Slithering hip-hop fusion

Album review of Homer Mekomi, Hadag Nachash's latest.

hadag nachash 88.298 (photo credit:)
hadag nachash 88.298
(photo credit: )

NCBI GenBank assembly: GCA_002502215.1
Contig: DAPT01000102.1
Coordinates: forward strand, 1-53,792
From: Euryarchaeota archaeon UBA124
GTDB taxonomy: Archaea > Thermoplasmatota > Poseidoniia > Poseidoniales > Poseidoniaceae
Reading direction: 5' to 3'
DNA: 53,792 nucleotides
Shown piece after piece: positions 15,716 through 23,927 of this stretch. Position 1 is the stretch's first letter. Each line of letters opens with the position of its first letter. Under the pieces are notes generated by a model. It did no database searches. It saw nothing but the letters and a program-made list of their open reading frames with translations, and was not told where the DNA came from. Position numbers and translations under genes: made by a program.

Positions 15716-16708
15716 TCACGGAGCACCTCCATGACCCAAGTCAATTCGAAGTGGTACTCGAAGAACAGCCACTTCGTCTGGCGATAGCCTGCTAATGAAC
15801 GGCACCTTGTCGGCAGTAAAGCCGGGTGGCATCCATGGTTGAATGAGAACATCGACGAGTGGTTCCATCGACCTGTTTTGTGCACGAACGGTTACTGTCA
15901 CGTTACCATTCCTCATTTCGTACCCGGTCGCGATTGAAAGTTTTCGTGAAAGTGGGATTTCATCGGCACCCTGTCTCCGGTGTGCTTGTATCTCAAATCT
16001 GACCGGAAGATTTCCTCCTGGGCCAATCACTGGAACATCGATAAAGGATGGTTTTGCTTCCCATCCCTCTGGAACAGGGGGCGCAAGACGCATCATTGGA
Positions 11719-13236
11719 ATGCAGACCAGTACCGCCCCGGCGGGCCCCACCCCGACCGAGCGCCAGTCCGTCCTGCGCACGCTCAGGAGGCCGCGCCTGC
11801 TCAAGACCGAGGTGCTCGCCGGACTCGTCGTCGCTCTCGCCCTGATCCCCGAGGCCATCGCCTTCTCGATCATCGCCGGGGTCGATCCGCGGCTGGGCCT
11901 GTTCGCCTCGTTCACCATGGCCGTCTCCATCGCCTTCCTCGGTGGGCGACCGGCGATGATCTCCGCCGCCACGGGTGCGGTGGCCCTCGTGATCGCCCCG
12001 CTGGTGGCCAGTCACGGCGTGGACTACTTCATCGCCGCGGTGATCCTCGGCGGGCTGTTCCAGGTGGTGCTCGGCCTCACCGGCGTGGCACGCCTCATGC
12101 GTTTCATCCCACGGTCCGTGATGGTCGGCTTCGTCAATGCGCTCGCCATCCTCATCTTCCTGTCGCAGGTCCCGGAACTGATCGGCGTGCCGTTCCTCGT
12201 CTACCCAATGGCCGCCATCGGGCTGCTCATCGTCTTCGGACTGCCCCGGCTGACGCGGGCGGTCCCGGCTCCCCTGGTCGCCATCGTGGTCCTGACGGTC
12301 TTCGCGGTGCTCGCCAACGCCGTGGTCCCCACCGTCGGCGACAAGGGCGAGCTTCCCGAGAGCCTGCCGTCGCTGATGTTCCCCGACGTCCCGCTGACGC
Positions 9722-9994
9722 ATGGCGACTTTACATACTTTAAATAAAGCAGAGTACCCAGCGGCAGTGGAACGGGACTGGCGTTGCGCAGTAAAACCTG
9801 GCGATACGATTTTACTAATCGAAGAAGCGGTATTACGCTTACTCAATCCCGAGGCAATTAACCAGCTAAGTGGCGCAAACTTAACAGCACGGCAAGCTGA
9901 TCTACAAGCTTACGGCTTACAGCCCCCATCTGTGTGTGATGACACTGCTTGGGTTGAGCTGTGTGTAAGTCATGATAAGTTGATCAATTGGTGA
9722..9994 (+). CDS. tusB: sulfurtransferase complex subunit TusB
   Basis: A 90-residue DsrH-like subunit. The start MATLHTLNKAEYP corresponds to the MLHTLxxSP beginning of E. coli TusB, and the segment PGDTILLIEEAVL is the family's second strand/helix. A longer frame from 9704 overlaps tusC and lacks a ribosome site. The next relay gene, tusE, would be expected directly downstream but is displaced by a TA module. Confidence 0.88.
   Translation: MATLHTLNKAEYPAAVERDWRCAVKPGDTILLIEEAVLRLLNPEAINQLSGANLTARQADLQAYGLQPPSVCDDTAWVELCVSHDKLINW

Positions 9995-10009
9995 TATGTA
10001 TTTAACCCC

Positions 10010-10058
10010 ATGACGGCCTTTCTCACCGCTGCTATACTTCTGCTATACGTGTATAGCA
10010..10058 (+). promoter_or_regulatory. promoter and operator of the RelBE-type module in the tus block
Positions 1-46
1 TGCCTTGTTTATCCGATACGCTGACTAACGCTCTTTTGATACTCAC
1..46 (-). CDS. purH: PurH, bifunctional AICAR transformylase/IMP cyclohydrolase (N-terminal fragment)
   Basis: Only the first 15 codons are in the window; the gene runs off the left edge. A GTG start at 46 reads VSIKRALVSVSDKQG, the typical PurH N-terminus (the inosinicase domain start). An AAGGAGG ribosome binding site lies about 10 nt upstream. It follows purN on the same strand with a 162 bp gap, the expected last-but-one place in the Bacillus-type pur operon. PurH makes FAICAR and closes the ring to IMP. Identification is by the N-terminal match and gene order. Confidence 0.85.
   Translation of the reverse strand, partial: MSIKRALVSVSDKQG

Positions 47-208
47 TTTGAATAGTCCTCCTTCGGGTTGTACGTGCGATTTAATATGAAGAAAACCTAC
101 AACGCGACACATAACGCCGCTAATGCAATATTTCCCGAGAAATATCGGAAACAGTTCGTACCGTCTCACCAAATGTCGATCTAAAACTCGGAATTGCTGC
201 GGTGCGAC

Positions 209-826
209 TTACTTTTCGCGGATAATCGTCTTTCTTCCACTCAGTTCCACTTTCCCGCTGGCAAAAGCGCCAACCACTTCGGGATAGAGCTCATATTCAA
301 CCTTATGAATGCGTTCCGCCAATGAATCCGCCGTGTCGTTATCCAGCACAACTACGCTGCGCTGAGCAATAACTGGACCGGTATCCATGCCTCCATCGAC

A rock band that mixes funked-out grooves with hip-hop delivery, Jerusalem's own Hadag Nahash has joined the ranks of Sheva and Shotei Hanevuah as Israeli fusion rock exports. The success of the band's latest album, Homer Mekomi, has sent it on mini-tours of the US, while its biting "Sticker Song" has inspired a university curriculum on the political baggage carried by Israeli bumper stickers. Even the album's title carries weight. While Homer Mekomi literally means "local product," in Israeli slang it refers to home-grown contraband. The album cover plays with these concepts, depicting Israeli peanut-butter-flavored snack food Bamba strewn all over the foreground. Hadag Nahash was set to perform as a warm-up act for hip-hop godfathers Run-DMC at October 1998's Prophecy festival. But when the show began to run late, Hadag Nahash was pulled from the schedule, and its members lamented that they'd lost their "big break" (for more on this historic event, see www.prophecymovie.com). How far they've come since then. The band has claimed that this is its last round of shows in support of Homer Mekomi, so one might think twice about missing this Thursday's appearance at the Ma'abada in Jerusalem, which kicks off a headlining weekend for the venue. On Friday, Aviv Geffen presents acoustic versions of the pop songs that made him famous, accompanied by cohort Daniel Solomon, with doors opening at 10 p.m. Then Evyatar Banai's show goes on this Saturday night, with doors opening at 9:30. Hadag Nahash's Thursday show is scheduled for 10 p.m. For more information, call the Ma'abada box office at (02) 629-2000.